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January 20, 2019 

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YELLOW-DOG CONTRACT: An agreement signed by workers before they are hired, stipulating that they would not join a union after they are hired. This contract was commonly used by firms in the late 1800s and early 1900s to limit labor union membership and thus to prevent unions from exerting control over the labor market. Yellow-dog contracts were outlawed by the Norris-LaGuardia Act in 1932.

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TRADE BARRIERS: Restrictions, invariably by government, that prevent free trade among countries. The more popular trade restrictions are tariffs, import quotas, and assorted nontariff barriers. An occasional embargo will be even thrown into this mix. The primary use of trade barriers is to restrict imports from entering in country. By restring imports, domestic producers of the restricted goods are protected from competition and are even subsidized through higher prices. Consumers, though, get the short end of this stick with higher prices and a limited choice of goods. In that producers tend to have more political clout than consumers, it's pretty obvious why trade barriers are a "natural" state of affairs.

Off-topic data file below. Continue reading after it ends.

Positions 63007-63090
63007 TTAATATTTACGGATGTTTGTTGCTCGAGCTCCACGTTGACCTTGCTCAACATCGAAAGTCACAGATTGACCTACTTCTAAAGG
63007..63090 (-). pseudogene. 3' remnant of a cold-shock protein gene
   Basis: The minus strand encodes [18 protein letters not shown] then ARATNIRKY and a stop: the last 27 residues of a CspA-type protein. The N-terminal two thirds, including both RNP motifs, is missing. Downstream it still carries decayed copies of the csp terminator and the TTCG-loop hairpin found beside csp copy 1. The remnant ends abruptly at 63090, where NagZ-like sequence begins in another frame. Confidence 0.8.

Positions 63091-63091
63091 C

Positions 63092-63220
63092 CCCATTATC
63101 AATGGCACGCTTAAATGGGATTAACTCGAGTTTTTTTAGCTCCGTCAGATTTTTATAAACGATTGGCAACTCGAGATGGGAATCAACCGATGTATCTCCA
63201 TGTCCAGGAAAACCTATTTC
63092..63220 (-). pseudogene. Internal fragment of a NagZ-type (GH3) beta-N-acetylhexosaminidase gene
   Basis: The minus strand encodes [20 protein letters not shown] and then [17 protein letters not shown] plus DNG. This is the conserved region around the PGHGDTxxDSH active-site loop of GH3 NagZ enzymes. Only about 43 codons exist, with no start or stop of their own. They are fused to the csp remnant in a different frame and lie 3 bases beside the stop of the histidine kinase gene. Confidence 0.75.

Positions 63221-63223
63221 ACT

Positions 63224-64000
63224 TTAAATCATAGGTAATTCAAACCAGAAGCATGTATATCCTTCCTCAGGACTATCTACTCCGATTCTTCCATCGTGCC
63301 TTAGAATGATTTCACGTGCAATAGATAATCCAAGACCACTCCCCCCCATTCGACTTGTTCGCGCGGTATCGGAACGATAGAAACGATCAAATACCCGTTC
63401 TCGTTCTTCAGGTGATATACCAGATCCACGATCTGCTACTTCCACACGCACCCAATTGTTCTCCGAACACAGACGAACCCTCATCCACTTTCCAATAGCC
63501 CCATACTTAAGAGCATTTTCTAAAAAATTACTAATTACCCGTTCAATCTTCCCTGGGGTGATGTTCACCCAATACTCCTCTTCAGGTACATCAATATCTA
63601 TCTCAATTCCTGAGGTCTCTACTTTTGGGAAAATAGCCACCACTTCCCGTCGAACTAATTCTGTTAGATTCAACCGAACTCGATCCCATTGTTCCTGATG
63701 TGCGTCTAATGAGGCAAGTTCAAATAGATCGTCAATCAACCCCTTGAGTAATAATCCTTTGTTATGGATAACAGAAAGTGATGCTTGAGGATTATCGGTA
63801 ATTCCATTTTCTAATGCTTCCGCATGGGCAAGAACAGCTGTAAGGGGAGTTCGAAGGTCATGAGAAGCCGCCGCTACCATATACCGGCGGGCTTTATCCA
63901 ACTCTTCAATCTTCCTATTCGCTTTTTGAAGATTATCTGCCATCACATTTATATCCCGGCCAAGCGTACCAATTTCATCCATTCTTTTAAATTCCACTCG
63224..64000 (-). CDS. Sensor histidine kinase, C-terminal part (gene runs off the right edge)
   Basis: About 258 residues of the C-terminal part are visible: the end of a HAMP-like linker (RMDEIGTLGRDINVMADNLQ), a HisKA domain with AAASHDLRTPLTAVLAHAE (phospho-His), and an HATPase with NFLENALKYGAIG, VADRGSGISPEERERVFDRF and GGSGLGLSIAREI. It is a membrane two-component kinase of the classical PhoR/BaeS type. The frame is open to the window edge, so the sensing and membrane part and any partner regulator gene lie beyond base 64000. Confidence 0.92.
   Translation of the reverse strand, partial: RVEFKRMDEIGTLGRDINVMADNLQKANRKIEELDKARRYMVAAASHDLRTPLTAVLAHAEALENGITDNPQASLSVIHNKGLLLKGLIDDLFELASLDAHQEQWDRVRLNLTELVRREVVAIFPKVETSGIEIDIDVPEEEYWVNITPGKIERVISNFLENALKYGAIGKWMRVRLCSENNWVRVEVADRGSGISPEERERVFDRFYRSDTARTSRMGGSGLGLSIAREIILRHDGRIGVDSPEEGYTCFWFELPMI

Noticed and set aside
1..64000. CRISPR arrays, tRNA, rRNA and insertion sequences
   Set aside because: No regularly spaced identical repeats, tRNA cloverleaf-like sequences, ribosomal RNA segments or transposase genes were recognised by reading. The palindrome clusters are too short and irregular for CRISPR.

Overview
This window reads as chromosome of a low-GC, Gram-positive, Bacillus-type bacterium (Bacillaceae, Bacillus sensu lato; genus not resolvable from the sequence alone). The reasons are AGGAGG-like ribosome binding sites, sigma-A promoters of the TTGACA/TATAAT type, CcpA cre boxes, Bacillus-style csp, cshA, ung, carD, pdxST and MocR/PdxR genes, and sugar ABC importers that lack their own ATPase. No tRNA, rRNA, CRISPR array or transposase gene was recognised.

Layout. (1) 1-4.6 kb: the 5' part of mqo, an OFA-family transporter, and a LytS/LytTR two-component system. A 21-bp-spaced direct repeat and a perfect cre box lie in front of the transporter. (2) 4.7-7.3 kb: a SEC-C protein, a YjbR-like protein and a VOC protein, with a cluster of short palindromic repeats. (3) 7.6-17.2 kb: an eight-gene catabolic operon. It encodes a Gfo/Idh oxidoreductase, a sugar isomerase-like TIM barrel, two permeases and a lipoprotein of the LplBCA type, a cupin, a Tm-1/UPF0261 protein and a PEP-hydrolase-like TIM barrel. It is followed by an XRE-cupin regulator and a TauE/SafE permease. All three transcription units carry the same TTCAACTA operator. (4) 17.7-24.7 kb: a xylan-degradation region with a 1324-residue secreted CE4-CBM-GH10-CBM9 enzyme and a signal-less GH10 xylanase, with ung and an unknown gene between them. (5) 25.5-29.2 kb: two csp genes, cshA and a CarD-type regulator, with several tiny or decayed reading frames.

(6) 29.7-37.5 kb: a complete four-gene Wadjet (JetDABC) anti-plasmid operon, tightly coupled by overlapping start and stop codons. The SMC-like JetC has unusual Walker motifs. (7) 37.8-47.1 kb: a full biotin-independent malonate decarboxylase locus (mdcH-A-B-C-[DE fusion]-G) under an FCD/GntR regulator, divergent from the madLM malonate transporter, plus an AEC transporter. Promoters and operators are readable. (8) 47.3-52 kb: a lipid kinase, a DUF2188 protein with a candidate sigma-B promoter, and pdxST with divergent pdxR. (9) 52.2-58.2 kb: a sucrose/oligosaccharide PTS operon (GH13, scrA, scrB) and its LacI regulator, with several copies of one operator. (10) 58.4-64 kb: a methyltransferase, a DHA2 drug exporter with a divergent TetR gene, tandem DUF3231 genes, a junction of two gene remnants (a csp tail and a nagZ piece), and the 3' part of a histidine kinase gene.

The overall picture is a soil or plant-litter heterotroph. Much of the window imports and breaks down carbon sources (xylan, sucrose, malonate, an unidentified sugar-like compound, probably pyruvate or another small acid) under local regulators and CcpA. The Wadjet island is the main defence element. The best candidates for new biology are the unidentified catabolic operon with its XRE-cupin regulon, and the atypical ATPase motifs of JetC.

See also | foreign trade | free trade | tariff | import | quota | embargo | export | competition | subsidy | GATT |


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TRADE BARRIERS, AmosWEB GLOSS*arama, http://www.AmosWEB.com, AmosWEB LLC, 2000-2019. [Accessed: January 20, 2019].


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MARKET STRUCTURES

The manner in which markets or industries are organized, based largely on the number of participants in the market or industry and the extent of market control of each participant. Perfect competition represents the benchmark market structure that contains a large number of participants on both sides of the market, and no market control by any firm. Three market structure models with varying degrees of market control on the supply side of the market are: monopoly, monopolistic competition, and oligopoly. Three lesser known market structures with varying degrees of market control on the demand side of the market are: monopsony, oligopsony, and monopsonistic competition.

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